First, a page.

Khouria Frederica Mathewes-Green, a long-time friend and well-known Orthodox writer, has an excellent piece in First Things that I had not seen (it’s almost a year old). A friend sent me a link and I deeply enjoyed the read. It is a creative use of sources that I really appreciate in a writer – someone who shows me something about God or the world I had not known or considered. I recommend the read.
Archive for July 14th, 2008
Having just posted “ten books of influence,” (by request) – I’ve been reflecting on the role of books in the Orthodox life. I’ll start with the story of a brief encounter:
During my years as an Anglican priest, I continued to read Orthodox writings, a practice that had begun in college. I worked on “digesting” what I read and making it part of my life. To an extent it certainly had an effect on me: I liked Orthodox things (at least those I actually encountered). At that point in my life I had attended exactly one Orthodox liturgy (all in Greek) and this on a major feast during a weekday morning with about 15 people in attendance. Thus I cannot say that my interest in “things Orthodox” had much to do with the reality of Orthodoxy as it actually exists. In honesty, I would have to say I liked reading about Orthodoxy. I had a few mounted icon prints but did not much know what to do with them.
Somewhere in the mid-80’s, I met a woman who had been an Anglican nun, but had converted to Orthodoxy. Where I met her is a long story and not of real concern. But I was very interested to hear her story and find out about someone who had actually done what, at the time, was little more than a fantasy for me.
She told me her story – which itself was quite a spiritual journey. Then she asked me about myself and my interest in Orthodoxy. I have no remembrance of what I said to her. Doubtless I rambled on a bit about this and that.
When I finished she said to me, “Stephen, you think a lot. Someday, you’ll think with your heart and when you do, you’ll be Orthodox.”
I was struck dumb at the statement, but it stayed with me – for years. Indeed, I pondered it even after I became Orthodox.
In a book by the mother of Bishop Hilarion Alfeyev (Pilgrimage to Dzhivari), the abbot of a monastery says to the main character (a woman who has largely found her way into Orthodoxy by an intellectual path): “You should read no more hours in a day than you pray.” I was struck by the statement when I first read it and thought that there was more than a little truth in it.
If, before becoming Orthodox, I had spent 100 hours in reading about the Orthodox faith (I have no way of guessing what the real amount of time was), it is certainly true that it had far less impact on my life than the first 100 hours of worship as an Orthodox Christian.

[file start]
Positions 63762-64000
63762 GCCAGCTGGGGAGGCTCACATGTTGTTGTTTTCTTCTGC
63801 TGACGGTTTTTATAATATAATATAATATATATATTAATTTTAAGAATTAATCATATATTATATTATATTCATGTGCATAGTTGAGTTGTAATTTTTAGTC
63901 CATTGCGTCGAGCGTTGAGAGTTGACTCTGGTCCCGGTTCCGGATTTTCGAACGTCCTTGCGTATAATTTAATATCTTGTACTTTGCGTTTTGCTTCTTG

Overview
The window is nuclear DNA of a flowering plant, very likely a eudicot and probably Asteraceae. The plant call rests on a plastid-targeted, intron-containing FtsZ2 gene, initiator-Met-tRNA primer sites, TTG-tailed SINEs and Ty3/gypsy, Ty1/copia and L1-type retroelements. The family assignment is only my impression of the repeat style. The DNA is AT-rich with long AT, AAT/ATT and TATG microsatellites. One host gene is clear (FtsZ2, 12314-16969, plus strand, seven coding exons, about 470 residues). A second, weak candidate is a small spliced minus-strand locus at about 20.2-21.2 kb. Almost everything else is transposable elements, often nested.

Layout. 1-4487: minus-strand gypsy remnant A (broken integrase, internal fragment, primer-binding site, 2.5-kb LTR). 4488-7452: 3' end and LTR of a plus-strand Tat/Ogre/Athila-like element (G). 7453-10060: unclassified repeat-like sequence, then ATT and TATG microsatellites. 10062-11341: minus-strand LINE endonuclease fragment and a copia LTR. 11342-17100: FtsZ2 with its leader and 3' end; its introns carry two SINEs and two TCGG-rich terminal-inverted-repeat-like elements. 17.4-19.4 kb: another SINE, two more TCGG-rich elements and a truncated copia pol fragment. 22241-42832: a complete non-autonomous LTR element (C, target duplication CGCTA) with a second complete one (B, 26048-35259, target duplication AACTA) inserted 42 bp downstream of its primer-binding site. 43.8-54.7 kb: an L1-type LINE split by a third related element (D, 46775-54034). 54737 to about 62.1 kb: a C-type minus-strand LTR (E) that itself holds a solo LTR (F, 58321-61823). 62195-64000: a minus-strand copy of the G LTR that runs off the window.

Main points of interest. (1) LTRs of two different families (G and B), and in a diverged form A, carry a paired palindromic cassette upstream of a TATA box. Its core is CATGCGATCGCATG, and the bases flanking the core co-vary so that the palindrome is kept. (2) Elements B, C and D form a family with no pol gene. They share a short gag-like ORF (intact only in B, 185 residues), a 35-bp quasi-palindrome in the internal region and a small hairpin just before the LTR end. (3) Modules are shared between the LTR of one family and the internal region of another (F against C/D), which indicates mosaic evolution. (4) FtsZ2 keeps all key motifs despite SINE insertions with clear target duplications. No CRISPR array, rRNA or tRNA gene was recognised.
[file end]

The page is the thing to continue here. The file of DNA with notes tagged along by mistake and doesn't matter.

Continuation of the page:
Books should never be disparaged (least of all by someone who tends to write as much as I do). However, by their very nature, books will not bring us into the Kingdom of God. Indeed, the intellectual life can often be a poor substitute, even a delusion, when it comes to the truth of our life in Christ.
One hour of prayer, or one hour of Church, is worth far more than one hour of reading in the same way that one hour of walking is of more value than one hour of reading about the benefits of walking. But this very fact is frequently stated in one form or another in the books one reads on Orthodoxy. Thus we have the strange phenomenon of reading books telling us to do something other than reading books. We agree intellectually and then keep on reading.
In truth, I probably read less now than at any time in my life and how I read has changed greatly. I pick books very carefully now, and often take a long time to read them (a few pages a day). Of course, I’ve read a lot over the years that remains somewhere in my brain, undigested. It is useful, certainly, to have a certain amount of information at hand. But information is useless until you know what it means and how to use it.
Thus I read much less than I once did.
Generally, when I am working with people who are inquiring into the Orthodox faith, or working in the Catechumenate, I tend to stress Church attendance, prayer (in modest measure), fasting (very moderated), giving alms, and looking at fairly large matters (the sacraments, repentance, etc.). I do suggest reading, but find that I struggle more and more to find things that I actually think would be useful to read.
The conversion to Orthodoxy, I believe, happens somewhere that books rarely go (except by the grace of God). It is as I was told, “Someday you’ll think with your heart, and then you’ll be Orthodox.” It is a paradox to “think with the heart” but I know more about what it means now than when I first heard it and I continue to learn. Just finding the place of the heart is itself a great spiritual struggle. For me, it required a complete change in my life – leaving my employment and identity and beginning anew as a newly Chrismated Orthodox Christian. And that was only a beginning.
Read books, but look for God in the heart and understand just how difficult a thing it is. Strangely, we make more progress in the Kingdom of God by knowing how much we do not know, than by trying to know more than we do.